The citizens therefore petitioned that "all orders now issued or contemplated which will tend to divide or remove the command of Lt. Crook from the Klamath Reservation may be countermanded . . ., and the entire Company kept" at Fort Ter-Waw, "where they will be of service." If the army would agree to their two requests, it would be serving "the cause of humanity," while placing the citizens of recently organized Del Norte County under its obligation. [27]

The military pocketed the memorial. In regard to recalling the outpost at the mouth of the Salmon, it would be unwise to allow civilians to dictate how an officer was to deploy his unit, while Superintendent Henley had overruled the forcible return of the Tolowa to the Reservation. If the citizens wished the Indians back on the Reservation, they would have to approach officials of the Department of the Interior.

Lieutenant Crook in mid-September took a canoe up the Klamath to visit his detachment. He found the Hupa peaceful, and—on discussing the situation with several influential members of the white community—that no outbreak was anticipated. He was told that those who had agitated for the stationing of troops in the area had done so not for the protection the military would afford, "but for the personal benefit they would derive" from the sale of goods and services to the army. He learned that several buildings at the Orleans Bar diggings had been burned, but he was not satisfied the Indians were the arsonists.

If the detachment were to remain where it was through the winter, quarters would have to be erected, because the snow back in the mountains got very deep. Moreover, the nearest doctor was at Fort Gaston, and this point had been driven home when Crook was compelled to "bring down one of his men to the post for medical attention." [28]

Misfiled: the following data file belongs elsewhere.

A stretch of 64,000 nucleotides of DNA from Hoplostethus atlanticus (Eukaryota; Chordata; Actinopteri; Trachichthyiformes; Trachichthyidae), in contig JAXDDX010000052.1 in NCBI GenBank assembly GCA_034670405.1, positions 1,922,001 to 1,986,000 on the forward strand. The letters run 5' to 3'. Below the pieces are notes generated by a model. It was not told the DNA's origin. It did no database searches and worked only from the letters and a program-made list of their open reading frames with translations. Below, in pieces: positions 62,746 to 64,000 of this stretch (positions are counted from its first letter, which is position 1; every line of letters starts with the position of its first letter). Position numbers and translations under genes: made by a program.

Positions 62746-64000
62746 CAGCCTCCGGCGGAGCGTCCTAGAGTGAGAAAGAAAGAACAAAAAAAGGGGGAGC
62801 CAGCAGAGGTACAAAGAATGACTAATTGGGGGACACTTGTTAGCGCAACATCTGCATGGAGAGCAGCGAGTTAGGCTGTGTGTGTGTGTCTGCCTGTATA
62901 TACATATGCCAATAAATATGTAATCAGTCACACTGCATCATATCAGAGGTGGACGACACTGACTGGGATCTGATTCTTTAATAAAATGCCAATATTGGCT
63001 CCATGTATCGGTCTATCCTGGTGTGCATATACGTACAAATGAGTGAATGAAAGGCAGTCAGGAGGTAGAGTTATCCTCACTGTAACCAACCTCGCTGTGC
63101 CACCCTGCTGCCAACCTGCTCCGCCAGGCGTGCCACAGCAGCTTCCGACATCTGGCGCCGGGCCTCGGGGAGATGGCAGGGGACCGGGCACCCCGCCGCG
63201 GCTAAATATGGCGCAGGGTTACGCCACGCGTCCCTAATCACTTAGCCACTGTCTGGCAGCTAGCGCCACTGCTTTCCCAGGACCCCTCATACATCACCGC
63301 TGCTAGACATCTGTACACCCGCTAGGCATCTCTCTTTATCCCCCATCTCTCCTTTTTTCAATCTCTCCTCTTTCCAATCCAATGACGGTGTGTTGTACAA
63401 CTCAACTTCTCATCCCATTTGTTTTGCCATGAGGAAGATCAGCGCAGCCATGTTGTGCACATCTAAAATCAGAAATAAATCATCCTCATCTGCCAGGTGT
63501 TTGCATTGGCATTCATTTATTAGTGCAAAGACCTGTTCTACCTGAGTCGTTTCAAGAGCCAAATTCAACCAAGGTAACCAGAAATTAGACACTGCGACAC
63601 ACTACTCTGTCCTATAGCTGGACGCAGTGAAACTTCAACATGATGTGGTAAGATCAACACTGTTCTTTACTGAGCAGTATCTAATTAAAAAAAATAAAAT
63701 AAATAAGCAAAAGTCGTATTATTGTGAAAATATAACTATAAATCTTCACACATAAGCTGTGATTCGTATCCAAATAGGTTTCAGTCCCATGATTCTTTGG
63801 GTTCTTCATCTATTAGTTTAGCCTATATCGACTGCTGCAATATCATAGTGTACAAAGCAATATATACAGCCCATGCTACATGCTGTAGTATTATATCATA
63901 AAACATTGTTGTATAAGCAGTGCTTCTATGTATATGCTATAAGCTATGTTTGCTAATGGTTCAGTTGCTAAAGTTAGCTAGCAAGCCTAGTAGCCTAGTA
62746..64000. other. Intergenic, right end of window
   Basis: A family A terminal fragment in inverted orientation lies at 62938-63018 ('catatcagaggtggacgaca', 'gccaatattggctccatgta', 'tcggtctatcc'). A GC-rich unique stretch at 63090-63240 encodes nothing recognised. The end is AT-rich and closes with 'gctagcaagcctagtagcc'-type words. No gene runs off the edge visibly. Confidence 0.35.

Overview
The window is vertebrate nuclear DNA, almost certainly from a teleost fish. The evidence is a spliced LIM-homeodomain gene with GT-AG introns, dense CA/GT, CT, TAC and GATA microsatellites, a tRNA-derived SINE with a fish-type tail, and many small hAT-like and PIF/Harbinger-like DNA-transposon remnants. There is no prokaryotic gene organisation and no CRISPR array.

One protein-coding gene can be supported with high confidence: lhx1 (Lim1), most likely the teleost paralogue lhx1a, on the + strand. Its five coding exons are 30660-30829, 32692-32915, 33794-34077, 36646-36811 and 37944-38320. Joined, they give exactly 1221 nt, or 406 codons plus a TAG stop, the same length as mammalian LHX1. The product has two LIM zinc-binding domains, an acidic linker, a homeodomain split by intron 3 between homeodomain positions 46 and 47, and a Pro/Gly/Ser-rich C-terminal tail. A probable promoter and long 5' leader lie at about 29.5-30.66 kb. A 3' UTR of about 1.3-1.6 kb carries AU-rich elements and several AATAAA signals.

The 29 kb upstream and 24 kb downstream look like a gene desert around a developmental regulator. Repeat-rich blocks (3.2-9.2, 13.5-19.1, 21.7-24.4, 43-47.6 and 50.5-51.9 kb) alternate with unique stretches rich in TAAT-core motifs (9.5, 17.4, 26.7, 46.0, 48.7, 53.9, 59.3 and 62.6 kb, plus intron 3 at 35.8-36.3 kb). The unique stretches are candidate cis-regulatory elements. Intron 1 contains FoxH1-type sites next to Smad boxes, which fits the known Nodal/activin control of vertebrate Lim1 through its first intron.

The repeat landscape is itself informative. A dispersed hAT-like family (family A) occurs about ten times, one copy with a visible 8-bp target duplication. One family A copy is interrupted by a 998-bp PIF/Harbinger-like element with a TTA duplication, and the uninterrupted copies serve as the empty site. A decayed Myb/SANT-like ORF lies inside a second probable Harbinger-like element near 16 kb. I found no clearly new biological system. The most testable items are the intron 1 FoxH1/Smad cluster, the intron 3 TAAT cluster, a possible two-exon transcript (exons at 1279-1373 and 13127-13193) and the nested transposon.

The people at Benicia, after evaluating Crook's report and taking cognizance that Company D was too scattered to take the field if trouble developed with the Tolowa, ordered the outpost recalled. Crook accordingly recalled the detachment from the mouth of the Salmon and concentrated his company at Fort Ter-Waw. [29]

In August 1859 the Fort Ter-Waw guardhouse was partially destroy ed by fire. As to be expected, a grog shop had been opened by an enterprising white just off the Reservation, but within easy walking distance of the post. With a supply of rotgut whiskey so near and little else for the troops to spend their money on, the guard house was usually full after each visit by the paymaster. Consequently, Crook "assumed the responsibility of placing soldiers on extra duty to build a new house, trusting it will meet with the general's approval." [30]

Crook, in the last week of September, turned out a fatigue party to improve the trail from Fort Ter-Waw to Crescent City. The rugged terrain and thick undergrowth made this a difficult and unpopular chore. Sgt. William Hunt, who was detailed to push the men, tried to be a friend to the privates and permitted them to straggle. Crook could be a stern disciplinarian, and he had the sergeant locked up in the new guardhouse. The lesson was learned, and the project was completed without further incidents. [31]

In September 1860 Crook secured a 60-day leave to visit friends and relatives in the east. Lieutenant Turner commanded at Fort Ter-Waw while Crook was absent. Crook returned to duty on Christmas. [32] Soon after his return, Crook organized "The Ter-Waw Dramatic Association," and the performances were said to "be very interesting and to reflect great credit on its members." [33]

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Last Updated: 15-Jan-2004